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to prohibit the erection of two three-unit apartment houses. The Court there held that "a two story structure practically identical in size and appearance with all the other houses on the block is a house." The court did not hold that such a structure as there proposed must conform to all the other houses in the block in size and appearance. To so hold would be a violation of the principle that the terms of a restriction are not to be extended by implication: St. Andrew's Lutheran Church's Appeal, 67 Pa. 512, 520.
An examination of the terms of the present restriction and a consideration of the type of structures proposed to be erected reveals no violation threatened to the restriction. The restriction is silent as to the size, appearance, design and character of construction which may be utilized on these lots and there is nothing in the provisions of the restrictions which interdicts the erection of these proposed structures.
Had the creator of the instant restriction desired to restrict the use of these lots to single family dwellings or prohibit the erection thereon of two or four units for multiple family dwelling, it would have been easy to so word the restriction. Courts should not attempt to remedy the omissions of those creating restrictive covenants and extend, by implication, a restraint on the use of land by writing into a restriction that which is not therein clearly expressed.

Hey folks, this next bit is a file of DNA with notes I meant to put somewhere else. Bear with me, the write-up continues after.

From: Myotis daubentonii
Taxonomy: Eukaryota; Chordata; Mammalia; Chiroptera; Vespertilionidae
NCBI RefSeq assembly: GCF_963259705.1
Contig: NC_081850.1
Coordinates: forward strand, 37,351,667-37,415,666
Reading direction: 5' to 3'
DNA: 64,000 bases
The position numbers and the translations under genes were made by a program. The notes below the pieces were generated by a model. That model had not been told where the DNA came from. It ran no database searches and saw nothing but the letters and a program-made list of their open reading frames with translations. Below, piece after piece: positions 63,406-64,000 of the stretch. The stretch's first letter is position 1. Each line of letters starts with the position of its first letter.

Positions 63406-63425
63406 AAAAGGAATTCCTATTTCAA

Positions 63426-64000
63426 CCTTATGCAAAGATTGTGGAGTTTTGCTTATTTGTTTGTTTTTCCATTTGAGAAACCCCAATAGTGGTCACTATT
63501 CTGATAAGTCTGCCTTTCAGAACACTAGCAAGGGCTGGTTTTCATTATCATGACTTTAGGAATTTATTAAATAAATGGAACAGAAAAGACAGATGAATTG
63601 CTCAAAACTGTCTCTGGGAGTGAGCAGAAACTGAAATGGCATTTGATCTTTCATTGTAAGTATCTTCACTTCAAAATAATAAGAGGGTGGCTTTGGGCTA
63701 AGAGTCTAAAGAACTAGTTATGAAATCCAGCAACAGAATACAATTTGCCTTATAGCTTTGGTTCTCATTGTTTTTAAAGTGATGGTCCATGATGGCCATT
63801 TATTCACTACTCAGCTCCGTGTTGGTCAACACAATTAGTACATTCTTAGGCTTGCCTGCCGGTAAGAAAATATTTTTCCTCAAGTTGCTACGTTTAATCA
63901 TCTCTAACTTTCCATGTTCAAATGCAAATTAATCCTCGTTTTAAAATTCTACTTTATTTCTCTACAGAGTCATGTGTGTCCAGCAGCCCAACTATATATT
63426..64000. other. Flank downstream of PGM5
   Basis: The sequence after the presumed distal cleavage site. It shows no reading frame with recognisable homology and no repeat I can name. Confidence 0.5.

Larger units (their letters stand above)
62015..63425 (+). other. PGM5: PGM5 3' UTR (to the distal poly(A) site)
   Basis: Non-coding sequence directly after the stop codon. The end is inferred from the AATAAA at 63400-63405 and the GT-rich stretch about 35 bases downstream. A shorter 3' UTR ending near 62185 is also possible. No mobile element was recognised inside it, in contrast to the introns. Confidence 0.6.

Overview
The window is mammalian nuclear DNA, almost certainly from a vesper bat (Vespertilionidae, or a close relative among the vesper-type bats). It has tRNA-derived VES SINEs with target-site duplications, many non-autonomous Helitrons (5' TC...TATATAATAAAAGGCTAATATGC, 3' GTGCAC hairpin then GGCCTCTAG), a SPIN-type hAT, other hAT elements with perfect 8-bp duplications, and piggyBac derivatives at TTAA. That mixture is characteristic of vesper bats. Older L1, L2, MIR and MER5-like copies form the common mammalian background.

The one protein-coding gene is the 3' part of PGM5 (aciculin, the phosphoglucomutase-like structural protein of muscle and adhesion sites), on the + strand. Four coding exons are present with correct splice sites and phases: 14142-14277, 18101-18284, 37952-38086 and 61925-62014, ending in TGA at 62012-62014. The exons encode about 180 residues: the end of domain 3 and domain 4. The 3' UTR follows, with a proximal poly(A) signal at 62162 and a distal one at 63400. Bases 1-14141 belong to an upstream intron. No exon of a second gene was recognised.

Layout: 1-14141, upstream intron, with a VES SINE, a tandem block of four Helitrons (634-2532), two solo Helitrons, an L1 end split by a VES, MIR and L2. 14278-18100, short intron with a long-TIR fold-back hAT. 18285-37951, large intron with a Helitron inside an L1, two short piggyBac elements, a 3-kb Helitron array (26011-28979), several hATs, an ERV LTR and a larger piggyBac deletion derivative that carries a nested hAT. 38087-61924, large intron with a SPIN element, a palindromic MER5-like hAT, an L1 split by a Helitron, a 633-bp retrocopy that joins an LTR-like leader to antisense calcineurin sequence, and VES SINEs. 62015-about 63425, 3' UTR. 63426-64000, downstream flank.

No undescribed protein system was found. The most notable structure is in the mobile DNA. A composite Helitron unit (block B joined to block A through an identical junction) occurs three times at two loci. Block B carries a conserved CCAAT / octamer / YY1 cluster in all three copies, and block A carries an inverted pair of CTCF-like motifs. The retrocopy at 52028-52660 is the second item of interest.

Randell is free to erect the proposed structures. The provisions of the final decree imposing on Randell the obligation to erect only one story ranch type buildings similar in size and outward appearance to Ratkovichs' home were clearly unwarranted.
In view of the conclusion reached, Randell's other contentions need not be considered.
Decree affirmed, as modified, and the record remanded to the court below for modification of the decree as indicated in this opinion. Costs on Ratkovich.